The story of Node.js reads like it came from a Hollywood script assembly line: Some kids are monkeying around with scrap they picked up around the Internet and find a new way to snap it together. The next thing you know, they're lapping the pack at the racetrack and coasting to the winner's circle.
Once people noticed the speed, they started actually using the tool and the challenges began. It's easy to make a car by bolting together spare parts that are lying around, but it's an entirely different task to make something that can carry a load or stand up to the daily commute. The first version of Node ran from a command line containing the name of the file where the instructions were stored. That's not a great way to run a big, stable, professional website.
The scruffy, junkyard quality of the Node realm is rapidly disappearing as programmers build extras for Node as quickly as Node itself was born. Now Node is more of an ecosystem, with its own conference and a collection of tools that orbit around it. There are IDEs, deployment tools, and companies looking to offer Node hosting as a service. All are helping to transform Node from science experiment to real contributor in the data center and the cloud.
These tools aren't luxury goods yet. They're largely the first builds, which means there are rough spots and glitches. They are typically small, simple, and far from full-featured solutions, but they're also a chance for the Node users to rethink what did and didn't work with the previous generation of Web tools. Node is addressing some of the problems people have found with the traditional stack and fixing them.
To understand a bit of the excitement coming from this corner of the Net, I spent some time unpacking the Node tools and putting them through simple tasks. The more I experimented, the more I found. The area is growing quickly, and this summary is already incomplete as I file it. The good news is that the ground is incredibly fertile. Node.js has revealed that running a website doesn't need to be that complicated. The tools it is spawning may not be perfect yet or ready for everything an enterprise requires, but they're real and they're beginning to play a role.
The Cloud9 IDE is a development environment built into a website or, as the ad copy reads, development-as-a-service. You build your code with the Web app and the optional Chrome plug-in. Then, after testing it locally, Cloud9 will deploy the code into Heroku, the Joyent Cloud, or Microsoft's Azure (more on these clouds below).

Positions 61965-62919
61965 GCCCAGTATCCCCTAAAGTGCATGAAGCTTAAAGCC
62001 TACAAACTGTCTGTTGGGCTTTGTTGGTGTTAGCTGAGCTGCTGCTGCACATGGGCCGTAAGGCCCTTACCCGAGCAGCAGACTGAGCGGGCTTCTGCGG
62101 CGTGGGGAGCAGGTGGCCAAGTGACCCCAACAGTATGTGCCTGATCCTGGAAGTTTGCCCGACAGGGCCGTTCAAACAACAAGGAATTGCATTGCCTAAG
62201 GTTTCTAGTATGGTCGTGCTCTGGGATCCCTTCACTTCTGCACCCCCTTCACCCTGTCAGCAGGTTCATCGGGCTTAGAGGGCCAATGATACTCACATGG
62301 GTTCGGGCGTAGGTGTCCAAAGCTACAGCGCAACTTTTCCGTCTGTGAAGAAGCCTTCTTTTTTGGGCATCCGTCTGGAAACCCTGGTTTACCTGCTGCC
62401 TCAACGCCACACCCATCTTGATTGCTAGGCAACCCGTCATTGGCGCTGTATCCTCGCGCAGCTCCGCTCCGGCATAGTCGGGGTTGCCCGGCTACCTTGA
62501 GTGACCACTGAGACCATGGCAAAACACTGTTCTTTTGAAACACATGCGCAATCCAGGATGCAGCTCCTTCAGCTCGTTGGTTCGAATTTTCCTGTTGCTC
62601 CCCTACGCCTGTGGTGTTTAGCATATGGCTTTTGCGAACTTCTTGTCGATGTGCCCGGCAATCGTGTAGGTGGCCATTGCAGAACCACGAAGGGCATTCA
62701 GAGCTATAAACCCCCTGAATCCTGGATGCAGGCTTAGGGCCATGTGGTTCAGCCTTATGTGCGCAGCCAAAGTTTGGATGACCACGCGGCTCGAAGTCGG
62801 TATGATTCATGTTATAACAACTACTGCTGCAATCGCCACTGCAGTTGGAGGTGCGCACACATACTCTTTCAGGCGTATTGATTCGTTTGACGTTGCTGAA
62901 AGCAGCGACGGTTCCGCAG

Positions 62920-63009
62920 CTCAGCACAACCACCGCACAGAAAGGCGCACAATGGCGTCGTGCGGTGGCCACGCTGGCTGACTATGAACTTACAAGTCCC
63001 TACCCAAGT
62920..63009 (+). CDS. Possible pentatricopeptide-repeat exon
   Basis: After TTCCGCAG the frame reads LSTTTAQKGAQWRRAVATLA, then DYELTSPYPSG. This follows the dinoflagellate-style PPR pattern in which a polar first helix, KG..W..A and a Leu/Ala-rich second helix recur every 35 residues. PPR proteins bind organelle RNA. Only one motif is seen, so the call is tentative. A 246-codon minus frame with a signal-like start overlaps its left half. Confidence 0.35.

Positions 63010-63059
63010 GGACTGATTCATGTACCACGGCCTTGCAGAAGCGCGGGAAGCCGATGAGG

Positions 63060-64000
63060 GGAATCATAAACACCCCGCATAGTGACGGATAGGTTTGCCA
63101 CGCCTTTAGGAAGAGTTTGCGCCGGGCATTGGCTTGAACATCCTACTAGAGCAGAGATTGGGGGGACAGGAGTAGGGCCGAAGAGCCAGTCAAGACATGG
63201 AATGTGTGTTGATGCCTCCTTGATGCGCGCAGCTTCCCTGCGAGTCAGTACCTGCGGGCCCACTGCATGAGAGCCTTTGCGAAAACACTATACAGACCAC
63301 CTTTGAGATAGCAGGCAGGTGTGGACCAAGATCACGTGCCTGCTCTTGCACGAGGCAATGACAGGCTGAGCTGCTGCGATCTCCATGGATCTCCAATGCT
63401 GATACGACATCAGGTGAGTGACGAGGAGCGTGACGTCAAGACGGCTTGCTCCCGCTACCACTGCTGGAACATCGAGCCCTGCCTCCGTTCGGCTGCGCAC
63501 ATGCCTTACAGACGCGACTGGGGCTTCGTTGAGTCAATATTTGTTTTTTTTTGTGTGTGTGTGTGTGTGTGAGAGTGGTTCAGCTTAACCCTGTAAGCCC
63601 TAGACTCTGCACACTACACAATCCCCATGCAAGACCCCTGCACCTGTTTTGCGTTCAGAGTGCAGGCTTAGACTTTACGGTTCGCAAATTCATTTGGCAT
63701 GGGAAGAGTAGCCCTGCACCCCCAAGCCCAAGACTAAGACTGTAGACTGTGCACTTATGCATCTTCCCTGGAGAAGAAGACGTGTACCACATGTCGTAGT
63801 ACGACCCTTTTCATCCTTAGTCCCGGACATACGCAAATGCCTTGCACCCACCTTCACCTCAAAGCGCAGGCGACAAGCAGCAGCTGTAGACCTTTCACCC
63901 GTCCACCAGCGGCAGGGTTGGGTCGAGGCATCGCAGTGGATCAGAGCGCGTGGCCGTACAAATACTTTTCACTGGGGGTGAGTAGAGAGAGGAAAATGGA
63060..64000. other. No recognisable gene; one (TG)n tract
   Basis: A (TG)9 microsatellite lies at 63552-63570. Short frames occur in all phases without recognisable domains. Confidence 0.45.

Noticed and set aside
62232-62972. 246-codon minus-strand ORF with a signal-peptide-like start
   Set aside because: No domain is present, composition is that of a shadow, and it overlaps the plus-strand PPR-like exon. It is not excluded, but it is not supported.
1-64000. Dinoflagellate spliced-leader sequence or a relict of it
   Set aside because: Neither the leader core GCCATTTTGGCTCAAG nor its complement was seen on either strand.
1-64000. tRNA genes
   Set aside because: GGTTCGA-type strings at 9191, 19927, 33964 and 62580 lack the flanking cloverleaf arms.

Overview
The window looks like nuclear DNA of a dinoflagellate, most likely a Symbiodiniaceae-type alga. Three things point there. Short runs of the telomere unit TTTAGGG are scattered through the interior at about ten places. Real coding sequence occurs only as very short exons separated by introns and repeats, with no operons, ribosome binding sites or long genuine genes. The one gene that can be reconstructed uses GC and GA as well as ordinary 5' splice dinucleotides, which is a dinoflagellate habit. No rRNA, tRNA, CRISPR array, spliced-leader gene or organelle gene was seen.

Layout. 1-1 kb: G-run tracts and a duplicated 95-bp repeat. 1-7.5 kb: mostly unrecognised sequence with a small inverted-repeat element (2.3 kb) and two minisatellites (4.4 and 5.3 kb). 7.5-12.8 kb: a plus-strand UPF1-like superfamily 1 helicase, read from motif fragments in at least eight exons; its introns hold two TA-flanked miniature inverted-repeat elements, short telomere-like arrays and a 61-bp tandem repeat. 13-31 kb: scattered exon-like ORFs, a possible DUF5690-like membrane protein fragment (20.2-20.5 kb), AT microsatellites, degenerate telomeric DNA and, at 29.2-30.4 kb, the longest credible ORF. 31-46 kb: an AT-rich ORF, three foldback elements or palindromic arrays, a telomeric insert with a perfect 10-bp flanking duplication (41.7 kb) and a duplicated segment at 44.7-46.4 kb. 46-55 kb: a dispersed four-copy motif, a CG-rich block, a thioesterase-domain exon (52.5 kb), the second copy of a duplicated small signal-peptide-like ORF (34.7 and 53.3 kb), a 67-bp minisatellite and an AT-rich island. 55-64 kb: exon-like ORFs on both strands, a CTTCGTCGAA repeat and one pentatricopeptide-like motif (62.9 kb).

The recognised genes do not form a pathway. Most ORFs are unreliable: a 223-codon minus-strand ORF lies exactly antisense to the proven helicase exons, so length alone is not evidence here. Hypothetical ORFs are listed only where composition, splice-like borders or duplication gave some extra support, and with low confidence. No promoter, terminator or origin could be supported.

The Cloud9 editor is sophisticated, providing more than the basic options available with a
Although many of the features won't surprise anyone using an IDE on their desktop, the surprise is that Cloud9 feels like a desktop tool in your browser. My favorite part is the command-line field where you can type in Git commands just as you would in your terminal window.
The service is not just aimed at Node programmers. You can also upload PHP and Ruby. The editor even claims the ability to colorize the syntax of C++, although I'm not sure what would happen to this code.
Everything here is free if you're willing to share your code with the world. If you want private projects and a private environment when it's available, the price is $15 per month. Cloud9 also promises to add collaboration tools.
On the surface, Node looks easy to use in a product. Once you write your code, you move it to the machine and type
Alas, there are never enough configuration options in life, so serious Node folks created Dreadnot, a terrible pun, and set it to work organizing the Node stacks of code. It logs into your Git directory, checks out your code, and starts it up on your server. You control all of this with another configuration file, and Dreadnot handles the deployment. This is a nice way to begin automating a checklist of what needs to be fixed and checked before you run your code in production.
The Dreadnot code, now open source, was based on a tool called Deployinator created by Etsy to handle some of the workload around its craft marketing site. There's not much documentation, but that isn't a problem yet. Most of the options are self-explanatory, except perhaps the password file. But the code is all there and it works.
<tt>--debug</tt> option, Node will look to talk with any remote debugger. Google's Eclipse plug-in for debugging Chrome seems like just the ticket.
It's a nice idea, but I found it buggy. A
decorator function kept clogging the stack of Eclipse, and nothing seemed to communicate as well as it could. While I could pause Node and poke around, I found it easier to debug Node using the output of the command line that started it. The Eclipse interaction was too much trouble.
These glitches are usually cosmetic. It's entirely possible that you won't experience them on your version of Eclipse or your version of Node. (I used Eclipse Indigo EE and 0.6.10.) My problems may also have been caused by all of the other plug-ins littering my Eclipse install.
There are many ways to construct an IDE for Node, and like Cloud9's, FeedHenry's is built for the browser. The development environment and your code sit in the FeedHenry cloud. You work through your browser, which also pops up an emulator.